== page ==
Friday, May 20, 2011

Gen ‘X’ Messiah

By Chip Schrader
Book Review Editor
“Nazareth, North Dakota” is Tommy Zurhellen’s first novel that spans from 1980 to present day, and depicts the lives of common people in the barren northern mid-west. The story takes a biblical spin on the lifestyles of the lower middle class American community, which invites plenty of social and political comparisons while also allowing the author fodder for clever wordplay.
The novel follows Roxy, a down on her luck ex-waitress whose poor taste in men is nearly as tragic as her inability to meet a decent man. She finds herself in Cairo, Illinois, after a baby is dropped into her care, and another loser boyfriend runs off with legal problems. Her journey with this mysterious baby, Sam, leads her to Joe, a hard working and honest carpenter.
Back in North Dakota, her family manages through life by maneuvering around corrupt town police officer Severo Rodriguez. His business in illegal stills and penchant for throwing Molotov cocktails into outsiders’ vehicles reveal how badly this town is in need of salvation. Roxy’s nephew, Jan, preaches his evangelical shtick as his mother swore he was a miracle child. As time moves along, the real miracle child presents himself above false prophets, as the oldest man in the world (who also lives in Nazareth) predicted would happen.
Written in tight prose with little flash or pretense, “Nazareth, North Dakota” is like reading James Joyce’s “Dubliners” or Louise Erdrich’s “Love Medicine.” Even if the biblical parallels are lost on the reader, the characters are interesting at how they manage through the doldrums of day to day life. As the novel seems to settle into this cozy study of small town dynamics, we see Sam develop into an interesting, misunderstood, and rebellious youth who just might change the world.
Among the interesting scenes with Sam’s transformation are a debate he has with an Ethics professor, although only this debate’s aftermath is depicted, and his friendship with Daylene Hooker. Daylene’s nickname “prostitute” hearkens readers back to Christ’s befriending of Mary Magdalene, showing one way in which Zurhellen weaves ancient characters into new ones.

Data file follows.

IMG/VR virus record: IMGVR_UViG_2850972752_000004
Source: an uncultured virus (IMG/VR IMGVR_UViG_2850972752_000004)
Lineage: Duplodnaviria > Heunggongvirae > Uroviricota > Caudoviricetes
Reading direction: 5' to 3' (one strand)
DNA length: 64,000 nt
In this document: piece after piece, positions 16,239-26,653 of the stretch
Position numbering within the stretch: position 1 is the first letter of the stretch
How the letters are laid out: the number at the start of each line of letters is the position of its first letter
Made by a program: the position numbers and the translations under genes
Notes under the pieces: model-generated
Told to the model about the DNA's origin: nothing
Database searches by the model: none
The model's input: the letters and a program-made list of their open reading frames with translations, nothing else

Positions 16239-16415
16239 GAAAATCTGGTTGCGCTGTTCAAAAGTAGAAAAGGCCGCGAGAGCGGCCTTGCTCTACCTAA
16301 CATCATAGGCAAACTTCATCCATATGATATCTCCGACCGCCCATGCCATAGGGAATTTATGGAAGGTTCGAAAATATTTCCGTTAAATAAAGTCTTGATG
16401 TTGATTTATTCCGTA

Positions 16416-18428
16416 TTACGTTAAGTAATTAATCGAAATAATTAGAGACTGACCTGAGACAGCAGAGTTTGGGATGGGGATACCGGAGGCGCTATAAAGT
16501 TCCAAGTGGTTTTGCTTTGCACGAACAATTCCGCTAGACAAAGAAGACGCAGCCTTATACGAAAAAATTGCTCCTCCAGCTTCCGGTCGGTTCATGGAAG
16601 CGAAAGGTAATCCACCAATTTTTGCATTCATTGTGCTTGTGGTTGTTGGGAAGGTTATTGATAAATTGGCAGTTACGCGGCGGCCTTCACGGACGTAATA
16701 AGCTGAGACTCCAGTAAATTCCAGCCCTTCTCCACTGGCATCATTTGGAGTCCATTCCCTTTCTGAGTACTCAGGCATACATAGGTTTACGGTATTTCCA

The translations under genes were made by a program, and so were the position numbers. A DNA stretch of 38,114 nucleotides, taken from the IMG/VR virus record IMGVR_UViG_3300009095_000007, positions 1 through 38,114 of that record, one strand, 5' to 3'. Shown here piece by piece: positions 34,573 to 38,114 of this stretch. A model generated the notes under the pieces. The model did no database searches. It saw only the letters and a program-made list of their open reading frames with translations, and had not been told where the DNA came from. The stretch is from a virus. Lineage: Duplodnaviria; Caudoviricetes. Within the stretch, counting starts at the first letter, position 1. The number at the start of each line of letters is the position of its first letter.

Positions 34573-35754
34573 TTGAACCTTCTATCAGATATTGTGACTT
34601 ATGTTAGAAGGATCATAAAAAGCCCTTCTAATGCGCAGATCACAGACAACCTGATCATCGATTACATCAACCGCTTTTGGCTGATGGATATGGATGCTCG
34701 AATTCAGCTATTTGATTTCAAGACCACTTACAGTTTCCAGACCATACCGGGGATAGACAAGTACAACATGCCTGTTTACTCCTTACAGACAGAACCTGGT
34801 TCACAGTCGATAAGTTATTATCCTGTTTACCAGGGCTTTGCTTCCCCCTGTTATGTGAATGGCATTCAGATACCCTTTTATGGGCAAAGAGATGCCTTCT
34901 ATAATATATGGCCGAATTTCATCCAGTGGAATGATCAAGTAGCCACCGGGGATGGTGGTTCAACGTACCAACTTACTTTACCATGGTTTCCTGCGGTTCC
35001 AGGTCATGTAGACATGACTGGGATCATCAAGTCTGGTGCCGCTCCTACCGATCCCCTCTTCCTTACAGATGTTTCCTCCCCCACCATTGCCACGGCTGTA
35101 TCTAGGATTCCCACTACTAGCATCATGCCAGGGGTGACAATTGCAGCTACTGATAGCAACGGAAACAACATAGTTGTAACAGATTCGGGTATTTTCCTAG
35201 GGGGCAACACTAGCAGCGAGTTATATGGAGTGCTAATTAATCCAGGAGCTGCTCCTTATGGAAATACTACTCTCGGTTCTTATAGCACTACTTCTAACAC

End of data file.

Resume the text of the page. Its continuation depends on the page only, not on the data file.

Each chapter is divided like a short story, and has a date with the title. The book only runs a little over two hundred pages, and like the testaments depicting the life of Christ, it leaves large portions of time unaccounted for.
The first one hundred pages are interesting and read well, but some readers might be lost on the point for such detailed accounts of so many villagers. Eventually these eccentric stories tie into a finely woven tapestry of modern legend. To the unsuspecting reader, the leaps in time are also jarring at first. But, once the reader realizes the timeline spans in a short space, like the Bible, the story moves along smoothly.
“Nazareth, North Dakota” is a strange and fascinating trip, and an astute retelling of the story of all stories. Born in New York City, Zurhellen convincingly portrays not only small town life, but that of mid-western life with great fluency. Readers who are weary of the run of the mill bestseller, or are looking for a good story that is written well, should look for this title.
Pub Date: April 15, 2011. ISBN: 978-0-9845105-6-6. Page count: 212pp. Publisher: Atticus Books.
Photo caption: (Courtesy book cover image of “Nazareth, North Dakota”)